Aldgate Pump

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Aldgate Pump at its current site since 1876

Aldgate Pump is a historic water pump in London, located at the junction where Aldgate meets Fenchurch Street and Leadenhall Street.

The pump marks the start of the A11 road towards Norwich and distances to locations in Middlesex, Essex and beyond were measured from here. This contributed to the pump's status as the symbolic start of the East End of London. The metal wolf head on the pump's spout is supposed to signify the last wolf shot in the City of London.[1]

Aldgate Pump is a Grade II listed structure.[2] As a well, it was mentioned during the reign of King John.[3] As the City of London developed, it is thought to have been taken down and re-erected at its current location in 1876, as a drinking fountain, as streets were widened.[3]

The pump in 1874

Served by one of London's many underground streams, the water was praised for being "bright, sparkling, and cool, and of an agreeable taste".[4] These qualities were later found to be derived from decaying organic matter from adjoining graveyards,[4] and the leaching of calcium from the bones of the dead in many new cemeteries in north London through which the stream ran from Hampstead.[5] Several hundred people died during what became known as the Aldgate Pump Epidemic,[5] and on its relocation in 1876, the New River Company changed the supplies to mains water.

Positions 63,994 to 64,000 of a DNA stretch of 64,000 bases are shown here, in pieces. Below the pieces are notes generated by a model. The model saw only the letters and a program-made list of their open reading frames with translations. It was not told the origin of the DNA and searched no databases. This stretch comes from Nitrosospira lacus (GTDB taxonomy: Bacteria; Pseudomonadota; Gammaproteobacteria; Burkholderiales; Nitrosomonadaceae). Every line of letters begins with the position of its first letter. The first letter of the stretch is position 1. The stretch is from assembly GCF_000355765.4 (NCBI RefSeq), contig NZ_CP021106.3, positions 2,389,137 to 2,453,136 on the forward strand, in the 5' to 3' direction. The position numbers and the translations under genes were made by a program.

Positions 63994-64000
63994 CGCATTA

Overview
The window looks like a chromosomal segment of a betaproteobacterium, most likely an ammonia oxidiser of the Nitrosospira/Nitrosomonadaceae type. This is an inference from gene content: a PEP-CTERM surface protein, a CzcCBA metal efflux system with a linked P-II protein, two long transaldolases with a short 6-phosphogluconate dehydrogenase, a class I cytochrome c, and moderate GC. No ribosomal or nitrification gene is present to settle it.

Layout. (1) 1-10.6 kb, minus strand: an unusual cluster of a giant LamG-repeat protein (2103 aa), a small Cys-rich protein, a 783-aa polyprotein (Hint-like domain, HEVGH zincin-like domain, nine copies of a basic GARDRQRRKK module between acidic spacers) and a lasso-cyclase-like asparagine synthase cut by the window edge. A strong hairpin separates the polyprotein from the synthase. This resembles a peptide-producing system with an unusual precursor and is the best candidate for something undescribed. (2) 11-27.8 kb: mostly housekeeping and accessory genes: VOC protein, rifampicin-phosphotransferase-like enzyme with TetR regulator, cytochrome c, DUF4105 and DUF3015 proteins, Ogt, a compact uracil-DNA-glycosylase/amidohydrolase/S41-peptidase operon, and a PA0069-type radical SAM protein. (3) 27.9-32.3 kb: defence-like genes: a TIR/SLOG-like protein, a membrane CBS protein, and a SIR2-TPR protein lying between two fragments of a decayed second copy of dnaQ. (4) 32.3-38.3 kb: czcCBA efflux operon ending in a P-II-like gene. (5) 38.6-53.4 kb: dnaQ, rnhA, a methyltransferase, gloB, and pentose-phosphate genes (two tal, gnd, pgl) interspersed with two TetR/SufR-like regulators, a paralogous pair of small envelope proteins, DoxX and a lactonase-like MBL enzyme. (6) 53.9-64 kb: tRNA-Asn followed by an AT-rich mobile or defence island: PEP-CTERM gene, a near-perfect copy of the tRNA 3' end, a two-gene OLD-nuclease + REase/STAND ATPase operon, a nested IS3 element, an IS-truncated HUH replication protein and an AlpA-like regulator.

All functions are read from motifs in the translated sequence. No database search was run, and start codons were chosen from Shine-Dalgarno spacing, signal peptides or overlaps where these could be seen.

Fenchurch Street railway station was built in 1841 upon the site of Aldgate Pump Court.[6]

Aldgate Pump was also the name of a song, written by G. W. Hunt for the lion comique Arthur Lloyd in 1869. In the song, the raconteur is abandoned by the girl "I met near Aldgate Pump".[7]

References

  1. ^ https://books.google.co.uk/books?id=L90vAAAAMAAJ
  2. ^ Historic England. "Details from image database (199277)". Images of England. Retrieved 14 September 2009. 
  3. ^ a b Aldermary Churchyard – Aldgate Ward, A Dictionary of London (1918). accessed 14 September 2009
  4. ^ a b https://books.google.co.uk/books?id=P-pQAAAAYAAJ&pg=PA43
  5. ^ a b http://www.historic-uk.com/HistoryMagazine/DestinationsUK/Aldgate-Pump/
  6. ^ Aldgate Ward School – All Hallows Garschirch, Gracechurch, Grascherch, in Gracioustreete, A Dictionary of London (1918). accessed 14 September 2009
  7. ^ Arthur Lloyd's "Aldgate pump" (Arthur Lloyd music hall history) accessed 14 September 2009

Coordinates: 51°30′48″N 0°04′40″W / 51.51339°N 0.0777°W / 51.51339; -0.0777

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